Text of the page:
Jump to content

Control Placement Philosophy

Recommended Posts

As I approached the step of drilling holes for the controls in my Strat(ish) project, I realized I hadn't put much thought into where I should put them.

I figured I could either:

1) Put them where they usually are in a body of similar shape and size

2) Put them where they usually are in a different guitar altogether (i.e., LP or PRS on my Strat-shaped body)

3) Come up with something completely different

First I decided that in my 2-humbucker Strat-shaped body, I would not use a 5-way blade pickup switch, since I don't need to split the humbuckers and only need 3 positions. (I also just like the larger 3-way LP type toggle switch better.)

Then I determined that I wanted the pickup switch farther away from my picking hand than a Strat-type blade switch would be (I'm a little sloppy and I hit the switch sometimes when I don't mean to, in its standard Strat position).

I wanted one volume and one tone control, so I needed a total of two knobs and one switch.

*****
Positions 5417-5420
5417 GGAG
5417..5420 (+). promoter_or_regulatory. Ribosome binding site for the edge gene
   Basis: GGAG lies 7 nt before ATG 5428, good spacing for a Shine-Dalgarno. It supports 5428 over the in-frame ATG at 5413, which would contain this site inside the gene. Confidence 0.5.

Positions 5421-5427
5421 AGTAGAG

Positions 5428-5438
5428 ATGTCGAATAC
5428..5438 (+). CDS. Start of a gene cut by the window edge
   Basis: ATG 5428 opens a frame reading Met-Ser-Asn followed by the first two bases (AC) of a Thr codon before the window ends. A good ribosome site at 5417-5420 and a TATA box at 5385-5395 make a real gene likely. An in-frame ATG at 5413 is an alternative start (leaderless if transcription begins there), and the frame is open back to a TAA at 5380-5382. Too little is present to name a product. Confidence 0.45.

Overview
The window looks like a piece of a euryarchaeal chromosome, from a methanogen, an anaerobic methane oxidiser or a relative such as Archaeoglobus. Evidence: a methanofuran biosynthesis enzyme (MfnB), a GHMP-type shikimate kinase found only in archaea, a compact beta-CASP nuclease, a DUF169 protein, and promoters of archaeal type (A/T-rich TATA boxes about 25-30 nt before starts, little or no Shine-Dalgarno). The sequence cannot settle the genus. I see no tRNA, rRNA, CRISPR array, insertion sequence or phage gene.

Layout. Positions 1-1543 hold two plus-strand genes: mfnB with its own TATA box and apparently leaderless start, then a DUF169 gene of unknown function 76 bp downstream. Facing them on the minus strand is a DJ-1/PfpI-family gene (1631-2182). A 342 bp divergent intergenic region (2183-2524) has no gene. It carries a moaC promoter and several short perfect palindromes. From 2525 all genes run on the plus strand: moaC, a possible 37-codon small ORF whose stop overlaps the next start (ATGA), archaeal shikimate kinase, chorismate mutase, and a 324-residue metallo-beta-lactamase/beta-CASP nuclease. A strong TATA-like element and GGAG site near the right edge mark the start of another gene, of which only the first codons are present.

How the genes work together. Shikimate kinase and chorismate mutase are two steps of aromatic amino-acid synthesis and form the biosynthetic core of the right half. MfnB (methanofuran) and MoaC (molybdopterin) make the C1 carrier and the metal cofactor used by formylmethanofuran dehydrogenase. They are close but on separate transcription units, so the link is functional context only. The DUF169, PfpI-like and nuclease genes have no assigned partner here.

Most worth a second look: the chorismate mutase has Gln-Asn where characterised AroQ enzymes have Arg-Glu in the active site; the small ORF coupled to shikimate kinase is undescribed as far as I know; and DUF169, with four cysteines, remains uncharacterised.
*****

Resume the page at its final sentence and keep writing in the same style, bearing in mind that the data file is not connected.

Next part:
I decided that the best place for everything was pretty much where it is on a PRS, so I took that placement and scaled down the space between all the controls by one eighth (since my guitar's body is a little smaller than a PRS).

Just wondering how you guys determine control placement, or if there's a general philosophy that's useful to follow (or at least know). :D

Link to comment
Share on other sites

I usually do what dotcom suggests, although usually on the template. While I like to design them asthetically pleasing, I also try and take into consideration how I strum so I don't hit toggles etc., and so I can reach the volume knob easily when needed.

I have (from experience) found it makes life easier if you plan out control placement as early in the process as you can - preferably at the template stage. It's easier build around planned controls than have to deal with re-working your body around controls you end up adding after the fact. Okay, usually it's not *that* bad adding after the fact, but I have had some not-so fun experiences with it.

Link to comment
Share on other sites

Join the conversation

You can post now and register later. If you have an account, sign in now to post with your account.

Reply to this topic...

×   Pasted as rich text.   Paste as plain text instead

  Only 75 emoji are allowed.

×   Your link has been automatically embedded.   Display as a link instead

×   Your previous content has been restored.   Clear editor

×   You cannot paste images directly. Upload or insert images from URL.

  • Create New...